9th Circuit rejects copyright law challenge

Simply amazing. The 9th Circuit ruled against Kahle and says that no constitutional review of the Copyright Act of 1976 is necessary.

From 1790 until 1976, to copyright a work you would have to register your work, print copies with a copyright notice, potentially renew your copyright later, etc. You had to take action, in a fairly clear manner, to have a work copyrighted (an opt-in system).

After the 1976 Act, all works are copyrighted, without registration, without notice, without renewal. Protection is automatic. You must take action, but not very clearly laid out, in order to renounce your copyright and give your work to the public domain (an opt-out system).

For the court to rule that this fundamental change doesn’t even deserve review for constitutionality? Just plain weird.

To me, that seems just the same as if Congress had said, “From now on, plaintiffs are guilty until proven innocent. The burden is no longer on the prosecution to prove you did it, but upon you to prove you didn’t.” Someone brings suit, arguing that it should be reviewed for constitutionality and the court says, “Sure Congress can do that, they didn’t take away your right to a fair trial. It’s still staying in the standard court system. It’s not like they’re deporting you to secret, foreign prisons with no trial. There’s really nothing here to review.”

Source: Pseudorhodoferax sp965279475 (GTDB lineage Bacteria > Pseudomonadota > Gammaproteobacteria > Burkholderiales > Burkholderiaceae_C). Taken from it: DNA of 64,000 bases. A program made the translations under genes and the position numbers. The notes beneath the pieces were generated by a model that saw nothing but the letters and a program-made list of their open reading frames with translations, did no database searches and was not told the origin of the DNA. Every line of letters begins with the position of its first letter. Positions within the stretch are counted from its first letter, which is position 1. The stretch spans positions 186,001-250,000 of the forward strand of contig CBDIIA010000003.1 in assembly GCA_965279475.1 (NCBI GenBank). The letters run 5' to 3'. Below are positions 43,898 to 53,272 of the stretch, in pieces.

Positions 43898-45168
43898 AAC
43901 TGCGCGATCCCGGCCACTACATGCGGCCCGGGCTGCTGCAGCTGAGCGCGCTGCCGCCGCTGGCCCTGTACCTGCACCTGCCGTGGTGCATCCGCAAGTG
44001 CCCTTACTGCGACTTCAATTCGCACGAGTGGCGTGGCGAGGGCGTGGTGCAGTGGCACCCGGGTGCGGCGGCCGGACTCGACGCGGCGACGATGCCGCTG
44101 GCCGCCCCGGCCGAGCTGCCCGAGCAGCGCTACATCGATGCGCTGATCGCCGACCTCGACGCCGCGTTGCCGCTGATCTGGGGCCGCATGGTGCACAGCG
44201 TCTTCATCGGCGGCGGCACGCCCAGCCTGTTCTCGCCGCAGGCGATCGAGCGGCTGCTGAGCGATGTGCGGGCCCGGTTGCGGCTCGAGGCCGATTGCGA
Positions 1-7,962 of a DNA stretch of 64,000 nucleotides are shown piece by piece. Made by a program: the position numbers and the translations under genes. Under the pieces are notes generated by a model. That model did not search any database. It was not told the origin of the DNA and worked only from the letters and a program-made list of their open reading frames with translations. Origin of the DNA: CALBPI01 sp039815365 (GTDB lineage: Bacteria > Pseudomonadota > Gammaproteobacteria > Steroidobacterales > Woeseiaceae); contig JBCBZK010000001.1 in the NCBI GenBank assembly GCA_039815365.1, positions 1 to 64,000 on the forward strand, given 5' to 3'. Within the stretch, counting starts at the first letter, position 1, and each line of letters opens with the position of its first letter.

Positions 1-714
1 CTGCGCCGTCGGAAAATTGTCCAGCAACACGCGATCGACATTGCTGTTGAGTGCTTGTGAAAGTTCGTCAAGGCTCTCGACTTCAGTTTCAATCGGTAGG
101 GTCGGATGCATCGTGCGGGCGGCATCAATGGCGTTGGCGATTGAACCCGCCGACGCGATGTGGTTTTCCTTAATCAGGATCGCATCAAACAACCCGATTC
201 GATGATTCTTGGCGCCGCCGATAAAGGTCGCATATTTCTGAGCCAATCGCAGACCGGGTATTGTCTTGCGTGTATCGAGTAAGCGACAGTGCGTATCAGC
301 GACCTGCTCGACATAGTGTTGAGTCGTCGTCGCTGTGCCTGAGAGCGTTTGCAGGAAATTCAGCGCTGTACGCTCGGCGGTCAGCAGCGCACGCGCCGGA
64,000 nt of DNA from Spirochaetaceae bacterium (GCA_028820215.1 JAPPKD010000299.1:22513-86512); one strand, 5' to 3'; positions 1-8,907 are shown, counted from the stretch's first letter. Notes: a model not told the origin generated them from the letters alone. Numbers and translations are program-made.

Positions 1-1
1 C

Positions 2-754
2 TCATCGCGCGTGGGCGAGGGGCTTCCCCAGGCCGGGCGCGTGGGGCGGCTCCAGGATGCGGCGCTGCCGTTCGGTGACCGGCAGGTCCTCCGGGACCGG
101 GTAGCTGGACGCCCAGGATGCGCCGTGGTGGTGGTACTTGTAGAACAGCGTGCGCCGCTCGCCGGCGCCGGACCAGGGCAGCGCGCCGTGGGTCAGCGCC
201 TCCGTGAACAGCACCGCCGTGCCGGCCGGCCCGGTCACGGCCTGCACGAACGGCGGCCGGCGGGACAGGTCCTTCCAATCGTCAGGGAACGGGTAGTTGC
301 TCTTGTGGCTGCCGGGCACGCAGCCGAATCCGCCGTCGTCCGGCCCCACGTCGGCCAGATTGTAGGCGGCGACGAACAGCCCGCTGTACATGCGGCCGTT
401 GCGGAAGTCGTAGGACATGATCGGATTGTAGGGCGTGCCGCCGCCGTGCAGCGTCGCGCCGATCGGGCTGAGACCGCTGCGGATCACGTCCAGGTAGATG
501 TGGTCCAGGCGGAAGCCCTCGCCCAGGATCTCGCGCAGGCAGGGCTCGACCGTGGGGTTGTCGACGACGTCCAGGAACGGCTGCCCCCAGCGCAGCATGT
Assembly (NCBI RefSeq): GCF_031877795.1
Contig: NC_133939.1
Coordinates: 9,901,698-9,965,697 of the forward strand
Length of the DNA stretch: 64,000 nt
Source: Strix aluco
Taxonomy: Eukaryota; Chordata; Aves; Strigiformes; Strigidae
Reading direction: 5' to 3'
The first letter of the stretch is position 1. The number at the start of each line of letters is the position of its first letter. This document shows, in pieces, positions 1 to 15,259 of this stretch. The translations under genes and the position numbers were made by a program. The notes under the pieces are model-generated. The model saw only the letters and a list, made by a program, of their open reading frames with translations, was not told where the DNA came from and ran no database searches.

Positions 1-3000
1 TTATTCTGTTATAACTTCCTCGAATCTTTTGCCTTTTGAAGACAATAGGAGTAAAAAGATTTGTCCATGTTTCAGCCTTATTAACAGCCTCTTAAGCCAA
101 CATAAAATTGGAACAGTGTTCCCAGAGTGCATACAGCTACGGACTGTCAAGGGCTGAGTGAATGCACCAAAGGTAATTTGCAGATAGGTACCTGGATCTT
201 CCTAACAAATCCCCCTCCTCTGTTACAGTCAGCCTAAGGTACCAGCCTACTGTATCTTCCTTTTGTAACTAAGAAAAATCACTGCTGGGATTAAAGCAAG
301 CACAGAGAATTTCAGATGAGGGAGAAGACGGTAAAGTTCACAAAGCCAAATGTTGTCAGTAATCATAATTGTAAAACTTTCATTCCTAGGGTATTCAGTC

Well, anyway, here’s the info at the Stanford CyberLaw.

Leave a Reply

Your email address will not be published. Required fields are marked *